The Control Zone

Advances in DDC have made zoned HVAC controls more democratic

03/01/2002


Whether its control over profit earnings or over use of the copy machine, maintaining control over systems, operations and equipment is a struggle for corporations around the world. While engineers may not be able to solve these larger "issues" of control, they certainly can address issues of HVAC control.

Consequently, when it comes to getting a better handle on HVAC—both from a comfort and energy-savings perspective—zone control is an effective way to achieve greater efficiency.

The key technologies that allow zone schemes to work most effectively—both in large areas and small—are variable-air-volume (VAV) and direct-digital-control (DDC) systems.

Variable-air systems allow for variable airflow to be delivered to individual zones, with a capability of delivering air in proportion to a zone's current sensible cooling or heating load.

The advantages of using a VAV system are twofold. The first advantage is that office space temperatures can be controlled within acceptable limits over widely varying internal and external heat gains caused by factors like weather conditions or exposure to the sun. The second advantage is reduced energy consumption.

The former benefit contributes to occupant comfort and productivity, whereas the latter is attractive to owners and building operators. In sum, properly designed VAV systems show favorable payback periods, increased levels of space temperature control and the ability to perform most maintenance activities outside the actual office space.

Designers traditionally select zones by grouping adjacent rooms that have similar cooling load profiles. If a zone contains private offices, it is possible that up to eight offices can be served by one VAV box. The exact location of the box's controlling temperature sensor is selected to reside in one of the spaces, often based on the status of the office occupant.

A drawback to this particular strategy is that while the office with the sensor will maintain a temperature close to the setpoint, those offices without the sensor may not. Consequently, the temperature or flow rate of air to the other spaces depends on the balancing dampers serving each space.

This problem can be resolved by increasing the number of VAV boxes and local controls. In the example above, two VAV boxes, each serving four spaces, could be installed to provide a smaller control zone and overall improved comfort level. But, adding equipment can result in a higher cost. Fortunately, modern controls technology offers even more effective alternatives. Over the past few years, significant improvements have been made in DDC and its accompanying software. These advances, combined with the greater acceptance of BACnet, and the increasing trend toward industry standardization, have resulted in more powerful building-automation systems. A better BAS

Today, it's expected that a BAS will come equipped with the capacity to manage programmed control sequences devised to improve office environments, reduce energy consumption and monitor a broad range of office setpoints—temperature, airflow rate, CO 2 levels, lighting and sound masking, for example. It should also be able to troubleshoot setpoint variances and help monitor preventative maintenance programs.

Take something as simple as the installation of an occupancy sensor in each room as another example. Not only will this device save energy by switching off lights when the space is unoccupied, but the sensor can also signal the HVAC control system. In other words, if temperature sensors are installed in each office, the DDC software can use the occupancy and temperature information to reset the VAV box setpoint to the average temperature of the occupied offices. Consequently, the control system is democratic in that it only allows occupied offices to vote for a preferred setpoint temperature (see figure on p. 38).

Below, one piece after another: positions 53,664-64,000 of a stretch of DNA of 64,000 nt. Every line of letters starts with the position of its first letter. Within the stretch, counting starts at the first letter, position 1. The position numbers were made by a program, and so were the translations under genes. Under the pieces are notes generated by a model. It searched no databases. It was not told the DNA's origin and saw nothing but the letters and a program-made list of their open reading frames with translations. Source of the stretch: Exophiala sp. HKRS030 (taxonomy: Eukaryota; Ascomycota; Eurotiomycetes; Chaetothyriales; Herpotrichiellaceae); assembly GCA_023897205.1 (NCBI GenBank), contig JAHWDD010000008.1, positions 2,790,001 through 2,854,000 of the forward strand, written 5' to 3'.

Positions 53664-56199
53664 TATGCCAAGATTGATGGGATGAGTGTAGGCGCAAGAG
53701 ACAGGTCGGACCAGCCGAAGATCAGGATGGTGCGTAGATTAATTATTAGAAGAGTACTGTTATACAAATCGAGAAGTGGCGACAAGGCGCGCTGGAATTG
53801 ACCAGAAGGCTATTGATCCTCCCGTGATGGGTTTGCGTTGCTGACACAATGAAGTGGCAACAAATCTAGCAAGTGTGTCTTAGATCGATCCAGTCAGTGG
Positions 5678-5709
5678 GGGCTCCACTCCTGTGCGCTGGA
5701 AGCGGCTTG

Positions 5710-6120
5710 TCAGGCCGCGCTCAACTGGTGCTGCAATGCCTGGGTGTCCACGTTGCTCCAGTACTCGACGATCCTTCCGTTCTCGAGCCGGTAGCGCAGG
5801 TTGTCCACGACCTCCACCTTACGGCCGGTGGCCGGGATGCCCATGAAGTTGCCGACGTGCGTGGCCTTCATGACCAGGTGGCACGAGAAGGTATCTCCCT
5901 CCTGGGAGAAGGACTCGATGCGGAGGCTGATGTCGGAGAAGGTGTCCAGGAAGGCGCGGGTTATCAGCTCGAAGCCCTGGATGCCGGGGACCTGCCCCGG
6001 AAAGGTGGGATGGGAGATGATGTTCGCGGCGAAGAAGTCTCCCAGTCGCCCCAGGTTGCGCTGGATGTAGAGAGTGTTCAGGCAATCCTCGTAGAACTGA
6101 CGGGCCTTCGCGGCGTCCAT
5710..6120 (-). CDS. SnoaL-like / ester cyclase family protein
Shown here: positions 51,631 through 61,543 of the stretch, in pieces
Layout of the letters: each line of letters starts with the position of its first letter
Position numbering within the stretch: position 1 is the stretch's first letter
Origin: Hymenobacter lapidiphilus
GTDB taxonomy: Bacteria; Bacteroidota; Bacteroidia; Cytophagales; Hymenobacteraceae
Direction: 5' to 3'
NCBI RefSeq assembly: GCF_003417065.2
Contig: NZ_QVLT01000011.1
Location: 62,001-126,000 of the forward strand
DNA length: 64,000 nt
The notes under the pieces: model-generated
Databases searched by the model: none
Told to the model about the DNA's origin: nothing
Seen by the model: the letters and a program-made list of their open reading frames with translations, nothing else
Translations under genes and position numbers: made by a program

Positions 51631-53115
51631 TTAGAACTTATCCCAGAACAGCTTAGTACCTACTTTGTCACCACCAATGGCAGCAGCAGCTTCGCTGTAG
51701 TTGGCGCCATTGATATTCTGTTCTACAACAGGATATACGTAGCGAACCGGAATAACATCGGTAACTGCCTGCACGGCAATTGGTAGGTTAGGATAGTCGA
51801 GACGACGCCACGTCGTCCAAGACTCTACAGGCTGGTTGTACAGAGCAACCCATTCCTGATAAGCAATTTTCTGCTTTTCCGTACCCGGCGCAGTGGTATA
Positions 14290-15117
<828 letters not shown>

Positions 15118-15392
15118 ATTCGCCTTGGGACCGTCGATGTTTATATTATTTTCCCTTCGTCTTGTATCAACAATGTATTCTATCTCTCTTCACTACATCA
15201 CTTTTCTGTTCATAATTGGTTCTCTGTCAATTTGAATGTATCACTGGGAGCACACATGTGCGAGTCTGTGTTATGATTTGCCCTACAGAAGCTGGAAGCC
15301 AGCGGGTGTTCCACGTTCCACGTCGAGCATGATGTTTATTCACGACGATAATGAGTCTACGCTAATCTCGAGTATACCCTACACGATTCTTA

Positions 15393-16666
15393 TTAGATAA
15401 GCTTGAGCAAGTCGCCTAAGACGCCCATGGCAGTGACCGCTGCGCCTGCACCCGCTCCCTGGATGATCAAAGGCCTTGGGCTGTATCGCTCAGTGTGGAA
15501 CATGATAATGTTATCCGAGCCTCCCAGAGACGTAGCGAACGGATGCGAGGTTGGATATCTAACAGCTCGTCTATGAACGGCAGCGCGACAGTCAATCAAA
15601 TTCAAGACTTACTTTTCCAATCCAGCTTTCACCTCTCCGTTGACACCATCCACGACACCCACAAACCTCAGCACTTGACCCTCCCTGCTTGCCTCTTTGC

Properly zoned, open-plan areas usually have the advantage of room air mixing, which averages the cooling or heating over the entire space. However, problems can arise in open areas that are densely populated, either by people or equipment. Providing smaller zones can usually control these hot or cool spots.

This concept of smaller zones can be carried all the way down to the diffusers. A design variation used successfully for many years is VAV diffusers. These units are modulated by either self-powered thermal-sensing elements or electric motors, and can be controlled by the DDC system. Static pressure in branch ducts serving multiple diffusers must be held reasonably constant to achieve good control. Keep in mind that the VAV diffuser system effectively provides local temperature control, but may tend to be noisy from an occupant's perspective.

Correspondingly, a group of rooms that have varying occupancies, space cooling profiles and heating loads or seasonal changes should not be grouped together in the same zone. Good practice requires that spaces such as conference rooms—or rooms with unusual exposures like corner offices—have individual zones.

Smaller zoned systems such as water-source heat pump and VAV systems are generally the most prevalent and are fairly easy to modify for renovations. A technique for bringing supply air at the floor level to directly serve a desired zone is to use an underfloor air-distribution system. In this scheme, an air outlet specifically designed for the application is located close to the occupant. In addition, less costly systems use a low-pressure constant airflow rate, with manually adjustable devices in the outlet that the occupant can manipulate to control the volume of air to suit individual preferences. The wonders of underfloor air

Underfloor VAV applications are relatively new on the market and employ an automatically regulated terminal mounted in a floor tile with controls and actuators that respond to the zone space temperature. Reheat coils can be used to provide comfort for zones on the building exterior. The system is flexible because additional outlets—installed in floor tiles—can easily be used to boost local cooling or heating, and can be relocated when requested by the occupant. At the same time, underfloor VAV systems tend to have higher first costs. Thus, the system's cost savings are only found with clients who have high reconfiguration or "churn" rates because they are easy to renovate.

A variation of the underfloor system that introduces air at the desktop has also been developed. With at least one proprietary system on the market and others in development, these microclimate HVAC systems are designed to provide workers with individual control integrated into their workstations (see "A Prototype of Comfort," on p. 37).

The system is comprised of a local control unit in each workstation combined with an occupancy sensor, allowing the occupant to manipulate his or her environment; a fan unit, connected to two adjustable diffusers located on the work surface; and an optional electric radiant panel, mounted below the work surface.